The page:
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Naresh Jain's Random Thoughts on Software Development and Adventure Sports
     
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Measure Twice, Cut Once

Recently TV tweeted saying:

Is “measure twice, cut once” an #agile value? Why shouldn’t it be – it is more fundamental than agile.

To which I responded saying:

“measure twice, cut once” makes sense when cost of a mistake & rework is huge. In software that’s not the case if done in small, safe steps. A feedback centric method like #agile can help reduce the cost of rework. Helping you #FailFast and create opportunities for #SafeFailExperiements. (Extremely important for innovation.)

To step back a little, the proverb “measure twice and cut once” in carpentry literally mean:

“One should double-check one’s measurements for accuracy before cutting a piece of wood; otherwise it may be necessary to cut again, wasting time and material.”

Speaking more figuratively it means “Plan and prepare in a careful, thorough manner before taking action.”

Unfortunately many software teams literally take this advice as

“Let’s spend a few solid months carefully planning, estimating and designing software upfront, so we can avoid rework and last minute surprise.”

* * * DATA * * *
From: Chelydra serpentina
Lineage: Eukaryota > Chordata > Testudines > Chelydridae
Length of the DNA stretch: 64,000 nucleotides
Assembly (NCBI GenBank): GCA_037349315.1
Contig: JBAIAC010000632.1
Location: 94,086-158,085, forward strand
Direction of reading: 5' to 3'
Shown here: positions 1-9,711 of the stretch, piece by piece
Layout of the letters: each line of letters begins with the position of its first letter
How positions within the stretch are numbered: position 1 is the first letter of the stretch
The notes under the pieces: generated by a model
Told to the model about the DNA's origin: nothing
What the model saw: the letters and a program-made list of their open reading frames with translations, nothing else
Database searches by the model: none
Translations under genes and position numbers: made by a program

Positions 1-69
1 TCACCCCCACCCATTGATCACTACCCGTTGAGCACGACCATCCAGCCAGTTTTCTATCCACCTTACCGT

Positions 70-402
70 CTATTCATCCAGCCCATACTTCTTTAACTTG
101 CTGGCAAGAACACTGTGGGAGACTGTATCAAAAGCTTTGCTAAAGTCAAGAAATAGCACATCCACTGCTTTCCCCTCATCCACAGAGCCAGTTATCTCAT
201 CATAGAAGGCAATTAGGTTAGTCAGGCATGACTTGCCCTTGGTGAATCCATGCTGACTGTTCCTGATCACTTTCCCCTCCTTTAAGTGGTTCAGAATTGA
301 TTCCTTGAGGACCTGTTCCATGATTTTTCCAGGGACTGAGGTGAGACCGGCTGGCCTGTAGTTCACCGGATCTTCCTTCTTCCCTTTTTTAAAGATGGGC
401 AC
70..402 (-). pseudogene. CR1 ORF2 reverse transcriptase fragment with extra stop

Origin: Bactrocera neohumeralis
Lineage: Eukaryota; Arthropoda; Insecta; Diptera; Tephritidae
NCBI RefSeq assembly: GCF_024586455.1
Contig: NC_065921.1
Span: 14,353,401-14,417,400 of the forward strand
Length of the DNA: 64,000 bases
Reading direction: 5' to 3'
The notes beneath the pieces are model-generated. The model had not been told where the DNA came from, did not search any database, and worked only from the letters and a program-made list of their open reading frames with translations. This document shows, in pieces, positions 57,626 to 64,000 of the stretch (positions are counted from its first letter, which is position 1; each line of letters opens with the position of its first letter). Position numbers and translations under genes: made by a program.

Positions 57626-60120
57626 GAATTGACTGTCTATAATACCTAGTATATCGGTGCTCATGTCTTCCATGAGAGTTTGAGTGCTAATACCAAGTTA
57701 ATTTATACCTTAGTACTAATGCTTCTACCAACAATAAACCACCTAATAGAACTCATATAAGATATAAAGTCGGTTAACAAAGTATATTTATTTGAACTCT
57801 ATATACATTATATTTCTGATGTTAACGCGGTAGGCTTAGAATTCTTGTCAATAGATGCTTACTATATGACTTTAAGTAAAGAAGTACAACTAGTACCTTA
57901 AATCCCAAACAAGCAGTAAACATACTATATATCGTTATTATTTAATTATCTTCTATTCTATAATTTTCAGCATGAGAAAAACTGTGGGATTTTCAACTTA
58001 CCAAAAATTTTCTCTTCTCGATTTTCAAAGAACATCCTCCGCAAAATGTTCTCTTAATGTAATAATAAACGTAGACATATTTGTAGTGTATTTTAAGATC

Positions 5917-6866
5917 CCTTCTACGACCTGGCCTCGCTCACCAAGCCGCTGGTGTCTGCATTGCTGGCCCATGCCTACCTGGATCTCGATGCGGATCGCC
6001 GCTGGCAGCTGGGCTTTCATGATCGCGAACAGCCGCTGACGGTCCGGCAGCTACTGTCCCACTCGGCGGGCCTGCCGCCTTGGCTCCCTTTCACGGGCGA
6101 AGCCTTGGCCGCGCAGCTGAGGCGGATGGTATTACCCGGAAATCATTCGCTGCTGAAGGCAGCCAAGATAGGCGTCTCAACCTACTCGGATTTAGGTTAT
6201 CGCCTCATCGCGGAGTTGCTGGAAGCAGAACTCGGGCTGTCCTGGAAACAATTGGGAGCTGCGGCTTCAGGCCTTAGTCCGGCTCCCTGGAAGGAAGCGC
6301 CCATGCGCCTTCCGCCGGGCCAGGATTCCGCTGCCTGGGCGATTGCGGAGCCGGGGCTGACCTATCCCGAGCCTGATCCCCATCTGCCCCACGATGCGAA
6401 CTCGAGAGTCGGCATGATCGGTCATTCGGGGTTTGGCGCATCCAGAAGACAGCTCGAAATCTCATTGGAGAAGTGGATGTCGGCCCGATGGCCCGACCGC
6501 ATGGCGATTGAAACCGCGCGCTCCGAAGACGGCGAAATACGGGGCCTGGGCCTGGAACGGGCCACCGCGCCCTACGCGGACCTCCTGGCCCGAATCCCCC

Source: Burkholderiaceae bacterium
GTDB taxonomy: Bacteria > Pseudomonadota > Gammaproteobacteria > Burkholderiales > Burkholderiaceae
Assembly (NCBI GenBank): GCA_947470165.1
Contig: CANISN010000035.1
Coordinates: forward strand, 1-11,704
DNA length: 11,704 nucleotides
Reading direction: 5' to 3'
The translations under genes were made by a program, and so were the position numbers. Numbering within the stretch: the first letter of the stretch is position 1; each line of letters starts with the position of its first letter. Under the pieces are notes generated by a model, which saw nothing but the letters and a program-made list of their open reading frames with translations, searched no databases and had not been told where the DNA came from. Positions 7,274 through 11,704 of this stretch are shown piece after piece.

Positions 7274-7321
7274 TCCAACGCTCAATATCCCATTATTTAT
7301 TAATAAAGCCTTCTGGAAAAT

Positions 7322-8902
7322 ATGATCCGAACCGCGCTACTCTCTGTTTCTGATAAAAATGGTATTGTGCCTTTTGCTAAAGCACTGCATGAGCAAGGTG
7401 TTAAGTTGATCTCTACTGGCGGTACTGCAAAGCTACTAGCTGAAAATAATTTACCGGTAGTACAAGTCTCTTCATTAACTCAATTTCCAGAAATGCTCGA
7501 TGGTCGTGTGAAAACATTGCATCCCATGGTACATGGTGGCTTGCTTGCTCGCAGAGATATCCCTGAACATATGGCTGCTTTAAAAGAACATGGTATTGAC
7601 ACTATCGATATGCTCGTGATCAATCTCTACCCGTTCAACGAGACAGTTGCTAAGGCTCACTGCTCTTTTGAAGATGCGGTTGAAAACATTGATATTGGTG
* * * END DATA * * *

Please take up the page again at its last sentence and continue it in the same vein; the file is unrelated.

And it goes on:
However after doing all that, they realize it was not worth it. Best case they delivered something useful to end users with about 40% rework. Worst case they never delivered or delivered something buggy that does not meet user’s needs. But what about the opportunity cost?

Why does this happen?

Humphrey’s law says: “Users will not know exactly what they want until they see it (may be not even then).

So how can we plan (measure twice) when its not clear what exactly our users want (even if we can pretend that we understand our user’s needs)?

How can we plan for uncertainty?

IMHO you can’t plan for uncertainty. You respond to uncertainty by inspecting and adapting. You learn by deliberately conducting many safe-fail experiments.

What is Safe-Fail Experimentation?

Safe-fail experimentation is a learning and problem solving technique which emphasizes on conducting many simultaneous, small, controlled experiments with small variations. Since these are small controlled experiments, failure is an expected & acceptable outcome.

In the software world, spiking, low-fi-prototypes, set-based design, continuous deploymentA/B Testing, etc. are all forms of safe-fail experiments.

Generally we like to start with something really small (but end-to-end) and rapidly build on it using user feedback and personal experience. Embracing Simplicity (“maximizing the amount of work not done”) is critical as well. You frequently cut small pieces, integrate the whole and see if its aligned with user’s needs. If not, the cost of rework is very small. Embrace small #SafeFail experiments to really innovate.

Or as Kerry says:

“Perhaps the fundamental point is that in software development the best way of measuring is to cut.”

Also strongly recommend you read the Basic principles of safe-fail experimentation.


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